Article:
October 8, 2012 Leave a comment
This post from Fred Kent points to the sort of dissonance that can arise between designers and end users. Pictured above is Sherbourne Common, which is an award-winning park that no one uses. It is award winning, and built, because it appeals to other designers, which make up the juries both for selecting which projects are built in major cities and win major awards, but nobody uses it because regular people don’t care if it won awards, they care if it’s pleasant and fun to be in. Kent shows pictures on his post of two swings 20 yards apart. He contrasts this with Dufferin Grove Park, which he says isn’t “designed” so much as it is “cultivated;” the park has a little bit for everyone, thoughtfully arranged to maximize it’s usefulness, not it’s coiffed appearance.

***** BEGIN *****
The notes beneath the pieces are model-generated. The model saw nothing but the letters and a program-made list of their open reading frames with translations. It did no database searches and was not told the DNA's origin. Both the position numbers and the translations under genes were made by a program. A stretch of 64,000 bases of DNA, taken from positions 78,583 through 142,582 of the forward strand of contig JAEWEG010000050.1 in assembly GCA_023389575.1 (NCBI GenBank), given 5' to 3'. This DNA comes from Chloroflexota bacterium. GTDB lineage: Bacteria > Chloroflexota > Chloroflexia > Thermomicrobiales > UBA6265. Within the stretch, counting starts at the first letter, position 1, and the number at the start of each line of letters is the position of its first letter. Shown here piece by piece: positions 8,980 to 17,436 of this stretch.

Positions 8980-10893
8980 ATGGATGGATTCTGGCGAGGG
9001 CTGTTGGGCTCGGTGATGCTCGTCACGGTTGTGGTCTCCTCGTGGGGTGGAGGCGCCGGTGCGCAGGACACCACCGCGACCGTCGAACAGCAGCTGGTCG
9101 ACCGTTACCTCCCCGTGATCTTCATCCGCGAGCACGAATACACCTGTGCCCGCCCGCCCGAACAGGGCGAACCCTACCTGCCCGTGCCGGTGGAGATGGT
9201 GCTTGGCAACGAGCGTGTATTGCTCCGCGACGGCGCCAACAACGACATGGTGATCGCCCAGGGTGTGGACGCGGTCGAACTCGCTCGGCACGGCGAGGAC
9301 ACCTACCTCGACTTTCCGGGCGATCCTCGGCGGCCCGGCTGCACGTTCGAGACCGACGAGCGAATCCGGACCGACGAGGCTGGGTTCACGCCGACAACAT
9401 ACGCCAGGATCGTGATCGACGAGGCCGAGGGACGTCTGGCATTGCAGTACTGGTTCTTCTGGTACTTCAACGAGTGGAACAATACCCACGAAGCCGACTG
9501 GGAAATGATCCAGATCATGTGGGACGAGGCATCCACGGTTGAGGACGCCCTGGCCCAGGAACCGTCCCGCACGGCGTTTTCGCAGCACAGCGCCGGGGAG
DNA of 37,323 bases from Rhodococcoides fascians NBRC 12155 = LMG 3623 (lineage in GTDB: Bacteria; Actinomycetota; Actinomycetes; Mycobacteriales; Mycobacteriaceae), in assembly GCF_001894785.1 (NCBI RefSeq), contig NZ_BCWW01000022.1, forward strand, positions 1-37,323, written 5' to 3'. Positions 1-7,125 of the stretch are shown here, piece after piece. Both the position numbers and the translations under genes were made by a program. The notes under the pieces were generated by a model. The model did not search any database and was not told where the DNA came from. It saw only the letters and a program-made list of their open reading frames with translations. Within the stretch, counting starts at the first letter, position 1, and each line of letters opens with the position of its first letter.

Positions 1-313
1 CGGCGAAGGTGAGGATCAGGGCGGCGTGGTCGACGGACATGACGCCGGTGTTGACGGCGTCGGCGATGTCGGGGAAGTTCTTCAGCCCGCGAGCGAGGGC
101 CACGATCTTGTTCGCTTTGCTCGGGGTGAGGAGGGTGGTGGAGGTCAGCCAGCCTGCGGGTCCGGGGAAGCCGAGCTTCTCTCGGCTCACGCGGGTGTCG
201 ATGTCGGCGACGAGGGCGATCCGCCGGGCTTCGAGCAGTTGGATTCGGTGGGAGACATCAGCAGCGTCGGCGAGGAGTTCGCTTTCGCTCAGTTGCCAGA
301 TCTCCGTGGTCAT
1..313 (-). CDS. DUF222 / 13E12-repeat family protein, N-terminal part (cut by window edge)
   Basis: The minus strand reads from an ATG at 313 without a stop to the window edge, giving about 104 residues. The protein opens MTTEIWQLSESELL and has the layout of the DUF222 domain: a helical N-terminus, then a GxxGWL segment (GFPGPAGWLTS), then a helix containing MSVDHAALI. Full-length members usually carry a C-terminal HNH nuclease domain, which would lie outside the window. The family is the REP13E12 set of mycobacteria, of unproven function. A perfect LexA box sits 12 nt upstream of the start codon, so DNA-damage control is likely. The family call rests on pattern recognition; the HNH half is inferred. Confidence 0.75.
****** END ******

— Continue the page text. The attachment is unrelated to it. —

This is a problem I have seen in the design fields; design is not art, because it is not simply an expression of the designer, but something made for a different user’s ease and enjoyment. Designers designing for other designers, and not for the public, are doing the public a disservice. That is why public involvement, as well as emergent DIY and tactical urbanisms, are so important; it assures that the users get what they want, regardless of the designers notions of what a place should be.